Actually, we’re not done with athletic post-humanism—I hit Nike (2018) by Greek-born, LA-based artist Theo Triantafyllidis and it’s ticking all the right boxes. Imagine the incredible hulk moved to LA, got a sex change and became a lifestyle blogger: he would look a lot like Triantafyllidis’s Nike. Truly the studio visit to end all studio visits, I follow the blue-haired, jacked-up avatar around as she conjures a new work by chucking boulders and found objects including traffic cones (so LA) across her studio in a fit of creative rage. Muttering a convoluted artist’s statement in short bursts throughout the rampage, Nike perfectly parodies the now-ancient idea of the genius artist flying solo in the studio.

“In many of these works, the moral standpoint of the artist remains unclear. Are they replicating these violent bigoted viewpoints or critiquing them?”

Nike stands on the precipice of the CGI marathon that at times felt like it had the Biennale in a chokehold. I’m still unsure why such a large portion of work addressing contemporary alt-right and neo-fascist politics takes computer-rendered moving image as its medium of choice. Perhaps the shared digital sphere enables these artists to get closer to their source, for better or for worse; perhaps creating these scenes through an immaterial and at times automated software—as opposed to strict documentation of IRL happenings—allows the parafictional element of the work to thrive in its ambiguity.

Jacob Hurtwitz-Goodman and Daniel Keller, The Seasteaders, 2017, courtesy of the artists
Jacob Hurtwitz-Goodman and Daniel Keller, The Seasteaders, 2017. Courtesy of the artists

That certainly seems to be the case with the included works by Ed Fornieles and Joey Holder; meanwhileThe Seasteaders, by Jacob Hurwitz-Goodman and Daniel Keller, follows its neoliberal gods to their source. The video installation is split across several screens, and I watch in mute horror as throngs of [PayPal founder] Peter Thiel disciples in Hawaiian shirts are seen mingling with locals whose land they will be re-colonizing as soon as 2020 in order to build their floating city off its coast. More awkward than any middle school dance, this grotesque scene is replaced by equally grotesque, glitzy prototypes of these “Seasteaders’” tax-free, politician-free artificial islands. Interviews with members of the Seasteading community, in which they proudly defend their new strain of hyper-capitalism, is the nightmarish icing on the tech-bro cake.

In many of these works, the moral standpoint of the artist remains unclear. Are they replicating these violent bigoted viewpoints or critiquing them? It’s impossible to tell, and Anti’s curators are happy to take that opacity on board: “Everything today is Anti,” says co-curator Poka-Yio. “We are trying to problematize the situation, in a way that is critical but not detached from its protagonists.” The Biennale’s ethics were certainly problematized earlier this year when British artist Luke Turner pulled out of the programme in September, citing anti-Semitic threats made against him by another exhibiting artist, Daniel Keller. Finding no hard evidence of Turner’s claim, the Biennale allowed Keller to remain.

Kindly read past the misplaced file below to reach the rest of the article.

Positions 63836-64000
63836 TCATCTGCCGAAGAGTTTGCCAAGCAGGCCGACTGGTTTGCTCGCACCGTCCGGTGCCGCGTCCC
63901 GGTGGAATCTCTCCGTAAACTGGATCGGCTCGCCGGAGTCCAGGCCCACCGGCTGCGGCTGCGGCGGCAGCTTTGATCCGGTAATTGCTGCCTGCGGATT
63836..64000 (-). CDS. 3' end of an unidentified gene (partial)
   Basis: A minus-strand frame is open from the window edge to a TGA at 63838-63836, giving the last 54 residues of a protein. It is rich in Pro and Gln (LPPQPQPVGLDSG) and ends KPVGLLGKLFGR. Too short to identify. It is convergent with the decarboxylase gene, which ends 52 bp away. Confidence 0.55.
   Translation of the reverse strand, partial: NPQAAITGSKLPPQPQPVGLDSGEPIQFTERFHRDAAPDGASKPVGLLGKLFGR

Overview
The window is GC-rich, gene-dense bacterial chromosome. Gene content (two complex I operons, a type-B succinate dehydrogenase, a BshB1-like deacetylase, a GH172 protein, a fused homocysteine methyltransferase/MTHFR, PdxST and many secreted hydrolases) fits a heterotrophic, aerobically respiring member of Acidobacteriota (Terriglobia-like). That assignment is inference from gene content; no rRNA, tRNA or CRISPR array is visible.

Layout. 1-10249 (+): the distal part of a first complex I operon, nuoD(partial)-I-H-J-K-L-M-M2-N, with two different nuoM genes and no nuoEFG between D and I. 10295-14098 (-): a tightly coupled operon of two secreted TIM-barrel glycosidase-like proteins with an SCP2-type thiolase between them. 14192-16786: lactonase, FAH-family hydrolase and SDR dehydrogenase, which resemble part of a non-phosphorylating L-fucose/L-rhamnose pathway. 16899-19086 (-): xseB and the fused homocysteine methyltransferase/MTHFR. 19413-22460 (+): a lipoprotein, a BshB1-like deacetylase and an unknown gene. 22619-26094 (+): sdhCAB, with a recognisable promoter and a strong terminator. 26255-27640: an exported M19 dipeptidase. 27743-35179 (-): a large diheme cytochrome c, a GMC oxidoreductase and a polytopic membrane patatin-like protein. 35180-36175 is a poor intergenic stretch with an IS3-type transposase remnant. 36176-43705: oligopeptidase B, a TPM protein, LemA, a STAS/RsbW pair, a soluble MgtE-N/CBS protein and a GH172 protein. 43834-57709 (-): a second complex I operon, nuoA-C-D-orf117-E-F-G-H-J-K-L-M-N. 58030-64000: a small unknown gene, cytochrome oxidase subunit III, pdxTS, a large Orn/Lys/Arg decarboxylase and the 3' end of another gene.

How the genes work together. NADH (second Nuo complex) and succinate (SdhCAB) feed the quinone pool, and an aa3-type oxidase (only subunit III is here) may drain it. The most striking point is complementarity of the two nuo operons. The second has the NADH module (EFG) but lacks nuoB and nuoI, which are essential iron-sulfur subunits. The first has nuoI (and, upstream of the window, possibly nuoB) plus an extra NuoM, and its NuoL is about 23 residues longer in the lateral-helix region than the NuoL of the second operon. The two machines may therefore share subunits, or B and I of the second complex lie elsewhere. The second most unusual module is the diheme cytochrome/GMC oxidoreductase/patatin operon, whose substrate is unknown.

The Peng! Collective, Civil Financial Regulation Office, 2018, Installation, performance, photo Nysos Vasilopoulos
The Peng! Collective, Civil Financial Regulation Office, 2018. Installation, performance, photo Nysos Vasilopoulos

But not everything at AB6 is CGI and post-human post-ethics. The Civil Financial Regulation Office (2018) by the Berlin-based Peng! Collective is a site-specific durational performance that sees six Greek students calling up the IMF and European Central Bank in order to speak about the global financial crisis. Call centre employees are paid German minimum wage (€8.84/hr), raising the stakes of the German-Greek relations (Merkel held a stringent stance on the Athens bailout) while also flagging the issue of un/paid labor in the art world often swept under the rug by large institutions.

If you can power through the heaps of video, Nicole Wermers’ quietly profound Moodboards (2018) awaits you on the top floor. A series of baby changing stations blinged-out with trendy terrazzo inlay, Moodboards picks up on the themes of wellness culture and Instagram envy on steroids. But by superimposing desirable, luxe interiors with the utilitarian baby station—and the unbelievably-still-taboo subject of motherhood—Wermers strikes a deeper, more universal chord than the Bitcoin bros downstairs, no renderings needed. Same goes with Japanese artist Saeborg’s inflatable Pigpen (2016), with its soft and fleshy silicone opening enduring a cycle of birth in every performance.

  • Saeborg
  • Saeborg_Live-performance
  • Saeborg, Pigpen, 2016, latex sculpture
  • Saeborg, Pigpen, 2016, latex sculpture

Among all the slick avatars and simulated realities, alt-right agendas and post-apocalyptic aesthetics defining AB6, birth and new forms of intimacy are redeeming and powerful counter-themes. They radiate against the prevailing landscape of stark post-humanist ideologies that isolate the viewer as much as they intend to inform them—sending a signal that Anti might not be the message we need, after all.